More than 10% of pregnancies now end in preterm birth. Many survivors face a lifetime of severe disabilities, and even those born only moderately early are at increased risk of consequences ranging from behavioral problems to chronic disease. Reducing both short- and long-term consequences of prematurity is thus critical to public health. However, too little is currently known about the etiology of disabling neonatal consequences of prematurity and about how preterm birth leads to lifelong behavioral and physical health problems. Our proposal addresses this barrier through three specific aims.
In Aim 1, we will use computational methods to identify gene sets linking neonatal prematurity complications to later-onset disease. Significant and unexpected connections identified in this way generate testable hypotheses about the underlying causes of increased disease risks in individuals born preterm.
For Aim 2, we will identify the molecular pathways leading to several neonatal prematurity complications, and we will assess previously-published theories about common causative pathways. In particular, we will determine whether there is a common inflammatory pathway or developmental deficiency leading to multiple complications. This will include developing a temporal profile of gene expression in preterm infants without complications and identifying any pathways where disrupted developmental profiles correlate with complications. Such patterns serve as further hypotheses whose causative role we can investigate. Finally, in Aim 3, we will experimentally test our new hypotheses by evaluating their ability to predict both short- and long-term outcomes. We will collect cord blood expression data from infants born at Tufts Medical Center, and we will assess the degree to which using the genes and pathways identified in Aims 1 and 2 improves our ability to predict outcomes for these infants during their hospital stays. To evaluate the connections with long-term outcomes proposed in Aim 1, we will assess the frequency of these consequences in children and adults born prematurely. The successful completion of this project will lead to better management of prematurity complications, to better understanding their long-term consequences, and potentially to new therapeutic approaches to prevent lifelong disabilities resulting from preterm birth.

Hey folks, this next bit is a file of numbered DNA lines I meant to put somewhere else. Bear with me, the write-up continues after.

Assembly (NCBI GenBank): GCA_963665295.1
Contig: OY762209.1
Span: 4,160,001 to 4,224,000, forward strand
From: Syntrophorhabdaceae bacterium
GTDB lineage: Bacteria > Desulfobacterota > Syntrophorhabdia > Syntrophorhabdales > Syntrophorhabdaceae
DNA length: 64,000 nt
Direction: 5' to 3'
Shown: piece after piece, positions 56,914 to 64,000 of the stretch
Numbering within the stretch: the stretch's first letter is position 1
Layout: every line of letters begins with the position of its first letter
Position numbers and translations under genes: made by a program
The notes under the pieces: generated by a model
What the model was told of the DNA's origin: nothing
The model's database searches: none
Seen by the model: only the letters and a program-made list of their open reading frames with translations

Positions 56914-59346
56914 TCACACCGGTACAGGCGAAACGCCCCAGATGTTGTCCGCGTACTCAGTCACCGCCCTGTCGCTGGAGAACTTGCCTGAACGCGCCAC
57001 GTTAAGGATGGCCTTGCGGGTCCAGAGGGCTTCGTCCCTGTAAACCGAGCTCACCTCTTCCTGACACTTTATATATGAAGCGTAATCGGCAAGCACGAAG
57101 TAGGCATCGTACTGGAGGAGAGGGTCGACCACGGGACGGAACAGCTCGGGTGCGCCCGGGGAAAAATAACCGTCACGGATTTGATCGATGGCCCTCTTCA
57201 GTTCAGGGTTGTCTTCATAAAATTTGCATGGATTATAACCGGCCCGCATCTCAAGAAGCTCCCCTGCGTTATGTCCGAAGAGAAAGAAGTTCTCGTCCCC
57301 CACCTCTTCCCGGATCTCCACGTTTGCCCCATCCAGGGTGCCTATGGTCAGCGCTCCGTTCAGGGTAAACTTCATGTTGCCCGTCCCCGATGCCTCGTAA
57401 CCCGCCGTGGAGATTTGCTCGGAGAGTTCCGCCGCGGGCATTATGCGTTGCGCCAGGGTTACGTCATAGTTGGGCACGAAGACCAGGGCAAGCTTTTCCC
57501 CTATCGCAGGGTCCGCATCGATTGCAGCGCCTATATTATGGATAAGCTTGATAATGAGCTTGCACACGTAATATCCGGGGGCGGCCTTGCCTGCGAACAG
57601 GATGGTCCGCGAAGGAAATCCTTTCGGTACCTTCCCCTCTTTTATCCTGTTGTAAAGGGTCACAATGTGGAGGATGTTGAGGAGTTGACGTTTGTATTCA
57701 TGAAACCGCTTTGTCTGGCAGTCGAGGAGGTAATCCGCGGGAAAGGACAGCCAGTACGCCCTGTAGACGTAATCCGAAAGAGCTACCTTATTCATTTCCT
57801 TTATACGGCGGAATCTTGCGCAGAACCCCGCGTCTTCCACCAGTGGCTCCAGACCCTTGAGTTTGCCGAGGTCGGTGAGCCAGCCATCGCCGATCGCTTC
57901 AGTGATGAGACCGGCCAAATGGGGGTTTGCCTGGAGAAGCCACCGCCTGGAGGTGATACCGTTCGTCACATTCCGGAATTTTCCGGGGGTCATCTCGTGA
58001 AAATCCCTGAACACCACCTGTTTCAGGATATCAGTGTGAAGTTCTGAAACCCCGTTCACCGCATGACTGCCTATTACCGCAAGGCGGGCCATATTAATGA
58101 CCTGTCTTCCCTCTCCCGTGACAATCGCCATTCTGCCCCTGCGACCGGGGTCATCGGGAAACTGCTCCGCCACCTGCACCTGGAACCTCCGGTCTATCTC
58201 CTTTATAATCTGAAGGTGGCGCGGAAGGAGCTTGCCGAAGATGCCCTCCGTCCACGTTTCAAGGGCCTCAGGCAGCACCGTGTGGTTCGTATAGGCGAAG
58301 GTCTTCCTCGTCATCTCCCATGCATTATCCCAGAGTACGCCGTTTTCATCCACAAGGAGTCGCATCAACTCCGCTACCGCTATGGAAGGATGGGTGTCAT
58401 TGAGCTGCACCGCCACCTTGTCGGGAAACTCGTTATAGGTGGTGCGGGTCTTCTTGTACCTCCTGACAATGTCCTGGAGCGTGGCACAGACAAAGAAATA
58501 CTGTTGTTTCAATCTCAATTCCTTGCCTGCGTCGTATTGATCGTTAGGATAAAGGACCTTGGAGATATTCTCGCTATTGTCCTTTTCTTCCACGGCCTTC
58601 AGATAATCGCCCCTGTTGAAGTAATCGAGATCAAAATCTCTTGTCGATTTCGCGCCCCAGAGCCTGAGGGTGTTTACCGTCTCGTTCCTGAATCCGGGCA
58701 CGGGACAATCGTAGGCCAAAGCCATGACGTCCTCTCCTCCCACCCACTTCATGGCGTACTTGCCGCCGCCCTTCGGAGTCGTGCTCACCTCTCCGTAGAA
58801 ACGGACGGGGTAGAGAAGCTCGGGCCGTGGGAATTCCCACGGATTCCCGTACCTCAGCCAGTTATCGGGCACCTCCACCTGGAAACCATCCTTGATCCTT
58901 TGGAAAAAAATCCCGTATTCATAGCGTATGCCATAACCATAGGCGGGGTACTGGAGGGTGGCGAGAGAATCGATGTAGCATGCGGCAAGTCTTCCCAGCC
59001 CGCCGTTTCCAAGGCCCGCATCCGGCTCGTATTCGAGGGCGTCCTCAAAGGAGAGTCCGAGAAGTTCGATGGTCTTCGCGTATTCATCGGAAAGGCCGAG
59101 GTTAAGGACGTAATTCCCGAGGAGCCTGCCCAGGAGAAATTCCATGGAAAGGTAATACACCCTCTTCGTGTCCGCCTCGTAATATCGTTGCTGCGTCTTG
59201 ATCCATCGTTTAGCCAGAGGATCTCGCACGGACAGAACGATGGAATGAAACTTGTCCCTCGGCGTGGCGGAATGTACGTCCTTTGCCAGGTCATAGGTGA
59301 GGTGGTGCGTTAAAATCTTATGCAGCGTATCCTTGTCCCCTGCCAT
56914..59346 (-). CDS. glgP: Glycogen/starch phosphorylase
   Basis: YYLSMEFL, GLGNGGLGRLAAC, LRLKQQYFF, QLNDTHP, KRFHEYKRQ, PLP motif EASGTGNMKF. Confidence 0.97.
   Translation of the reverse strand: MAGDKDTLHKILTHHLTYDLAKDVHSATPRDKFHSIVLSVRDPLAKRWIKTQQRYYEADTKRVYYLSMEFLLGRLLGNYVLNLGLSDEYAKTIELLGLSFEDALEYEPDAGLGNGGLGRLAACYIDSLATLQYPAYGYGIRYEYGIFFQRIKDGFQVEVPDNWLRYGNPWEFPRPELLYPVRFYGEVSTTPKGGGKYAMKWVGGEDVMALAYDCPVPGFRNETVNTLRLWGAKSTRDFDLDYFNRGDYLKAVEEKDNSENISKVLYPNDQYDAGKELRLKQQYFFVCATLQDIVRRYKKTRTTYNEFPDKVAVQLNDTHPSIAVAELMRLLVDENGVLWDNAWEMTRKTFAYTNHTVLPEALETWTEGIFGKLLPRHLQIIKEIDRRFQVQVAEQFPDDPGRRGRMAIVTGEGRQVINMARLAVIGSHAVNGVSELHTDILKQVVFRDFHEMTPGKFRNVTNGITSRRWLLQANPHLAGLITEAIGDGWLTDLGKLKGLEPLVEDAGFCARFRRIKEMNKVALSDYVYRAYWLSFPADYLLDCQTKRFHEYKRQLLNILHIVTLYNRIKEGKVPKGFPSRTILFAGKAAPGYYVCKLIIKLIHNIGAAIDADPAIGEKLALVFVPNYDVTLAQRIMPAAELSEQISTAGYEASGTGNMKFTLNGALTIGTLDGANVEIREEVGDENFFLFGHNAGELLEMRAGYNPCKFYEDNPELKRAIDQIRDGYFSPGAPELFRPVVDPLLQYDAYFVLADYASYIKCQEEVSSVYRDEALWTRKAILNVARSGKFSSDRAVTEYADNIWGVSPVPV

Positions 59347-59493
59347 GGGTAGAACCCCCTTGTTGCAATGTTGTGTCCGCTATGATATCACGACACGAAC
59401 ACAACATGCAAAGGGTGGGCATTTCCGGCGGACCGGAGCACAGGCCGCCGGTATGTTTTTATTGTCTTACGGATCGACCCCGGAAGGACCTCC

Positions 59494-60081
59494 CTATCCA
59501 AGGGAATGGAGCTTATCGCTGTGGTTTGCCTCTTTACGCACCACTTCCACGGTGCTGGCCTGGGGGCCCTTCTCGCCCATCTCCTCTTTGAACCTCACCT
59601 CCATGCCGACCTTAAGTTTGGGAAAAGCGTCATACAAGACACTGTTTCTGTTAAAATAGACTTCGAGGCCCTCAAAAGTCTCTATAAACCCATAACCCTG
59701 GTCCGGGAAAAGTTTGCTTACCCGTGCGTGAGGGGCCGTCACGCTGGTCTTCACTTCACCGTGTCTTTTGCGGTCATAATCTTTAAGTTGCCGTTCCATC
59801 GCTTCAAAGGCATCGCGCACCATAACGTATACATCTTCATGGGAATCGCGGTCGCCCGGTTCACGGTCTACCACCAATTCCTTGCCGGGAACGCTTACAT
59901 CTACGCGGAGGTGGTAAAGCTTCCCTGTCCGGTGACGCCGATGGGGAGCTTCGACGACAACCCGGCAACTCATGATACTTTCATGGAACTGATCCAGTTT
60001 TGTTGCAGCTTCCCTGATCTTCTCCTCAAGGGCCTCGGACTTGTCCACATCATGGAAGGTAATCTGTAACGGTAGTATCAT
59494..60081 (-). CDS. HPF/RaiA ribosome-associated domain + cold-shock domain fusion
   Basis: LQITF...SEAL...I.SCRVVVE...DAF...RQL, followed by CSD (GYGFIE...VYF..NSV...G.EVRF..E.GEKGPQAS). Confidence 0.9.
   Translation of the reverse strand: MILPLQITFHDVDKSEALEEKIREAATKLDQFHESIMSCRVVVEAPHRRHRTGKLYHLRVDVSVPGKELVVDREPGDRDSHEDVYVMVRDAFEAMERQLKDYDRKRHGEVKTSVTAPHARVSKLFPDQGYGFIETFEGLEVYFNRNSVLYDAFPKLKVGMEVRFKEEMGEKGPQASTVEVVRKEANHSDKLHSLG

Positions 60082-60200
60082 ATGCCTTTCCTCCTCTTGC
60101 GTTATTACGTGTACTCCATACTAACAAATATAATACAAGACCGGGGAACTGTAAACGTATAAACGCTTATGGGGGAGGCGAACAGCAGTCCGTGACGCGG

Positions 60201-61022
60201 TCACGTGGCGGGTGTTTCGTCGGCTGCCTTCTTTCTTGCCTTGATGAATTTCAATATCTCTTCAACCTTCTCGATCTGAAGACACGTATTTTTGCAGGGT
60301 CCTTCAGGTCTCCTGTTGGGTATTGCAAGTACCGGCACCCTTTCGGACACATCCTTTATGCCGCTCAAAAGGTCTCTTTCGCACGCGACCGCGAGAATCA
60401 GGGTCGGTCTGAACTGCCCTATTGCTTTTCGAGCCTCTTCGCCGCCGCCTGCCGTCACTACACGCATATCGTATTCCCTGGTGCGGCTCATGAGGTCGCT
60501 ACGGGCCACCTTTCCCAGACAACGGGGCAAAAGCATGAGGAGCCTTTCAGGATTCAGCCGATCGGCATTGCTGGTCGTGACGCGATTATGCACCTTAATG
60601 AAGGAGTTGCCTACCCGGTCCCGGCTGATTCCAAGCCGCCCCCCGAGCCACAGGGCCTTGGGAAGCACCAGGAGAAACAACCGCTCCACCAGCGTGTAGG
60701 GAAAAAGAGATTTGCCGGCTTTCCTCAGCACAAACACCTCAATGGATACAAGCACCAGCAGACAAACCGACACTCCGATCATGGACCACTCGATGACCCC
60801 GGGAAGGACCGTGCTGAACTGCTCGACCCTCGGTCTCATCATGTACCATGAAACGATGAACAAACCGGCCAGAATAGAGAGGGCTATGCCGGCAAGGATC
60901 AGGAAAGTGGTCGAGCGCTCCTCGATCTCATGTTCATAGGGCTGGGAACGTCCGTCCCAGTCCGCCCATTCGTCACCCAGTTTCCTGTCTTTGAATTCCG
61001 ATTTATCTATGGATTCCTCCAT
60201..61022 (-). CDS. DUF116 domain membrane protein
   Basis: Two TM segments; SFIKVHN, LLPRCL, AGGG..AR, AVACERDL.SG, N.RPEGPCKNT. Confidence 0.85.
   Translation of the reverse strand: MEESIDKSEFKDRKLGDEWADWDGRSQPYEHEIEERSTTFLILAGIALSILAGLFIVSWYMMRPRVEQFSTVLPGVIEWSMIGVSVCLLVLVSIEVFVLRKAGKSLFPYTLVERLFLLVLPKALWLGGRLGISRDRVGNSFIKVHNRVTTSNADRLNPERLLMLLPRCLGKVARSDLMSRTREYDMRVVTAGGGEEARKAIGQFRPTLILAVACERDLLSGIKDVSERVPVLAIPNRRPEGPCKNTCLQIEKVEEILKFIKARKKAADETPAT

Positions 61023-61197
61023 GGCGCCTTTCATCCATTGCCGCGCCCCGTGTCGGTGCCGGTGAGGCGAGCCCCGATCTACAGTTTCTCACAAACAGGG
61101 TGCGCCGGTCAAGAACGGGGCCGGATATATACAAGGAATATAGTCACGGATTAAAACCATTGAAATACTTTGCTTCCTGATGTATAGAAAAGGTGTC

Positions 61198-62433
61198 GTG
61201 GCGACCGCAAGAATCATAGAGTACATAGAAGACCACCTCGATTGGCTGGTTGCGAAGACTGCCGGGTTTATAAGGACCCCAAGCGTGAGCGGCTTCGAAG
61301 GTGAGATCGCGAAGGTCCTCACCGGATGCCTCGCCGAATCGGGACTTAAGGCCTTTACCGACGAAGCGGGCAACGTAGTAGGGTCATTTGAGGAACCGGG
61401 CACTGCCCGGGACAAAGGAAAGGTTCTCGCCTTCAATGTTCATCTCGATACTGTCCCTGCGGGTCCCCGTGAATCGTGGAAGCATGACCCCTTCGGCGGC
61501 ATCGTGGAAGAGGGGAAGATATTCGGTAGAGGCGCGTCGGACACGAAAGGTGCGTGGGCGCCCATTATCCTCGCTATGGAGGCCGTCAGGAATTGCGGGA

Preterm birth is now the world's leading cause of newborn deaths and often leads to serious life-long health problems in survivors. This project will identif the underlying molecular mechanisms causing both short- and long-term consequences of prematurity. The results will enable the development of better treatment methods for survivors of prematurity, and may lead to new therapeutic approaches for the implicated childhood- and adult-onset disorders even in individuals born at term.
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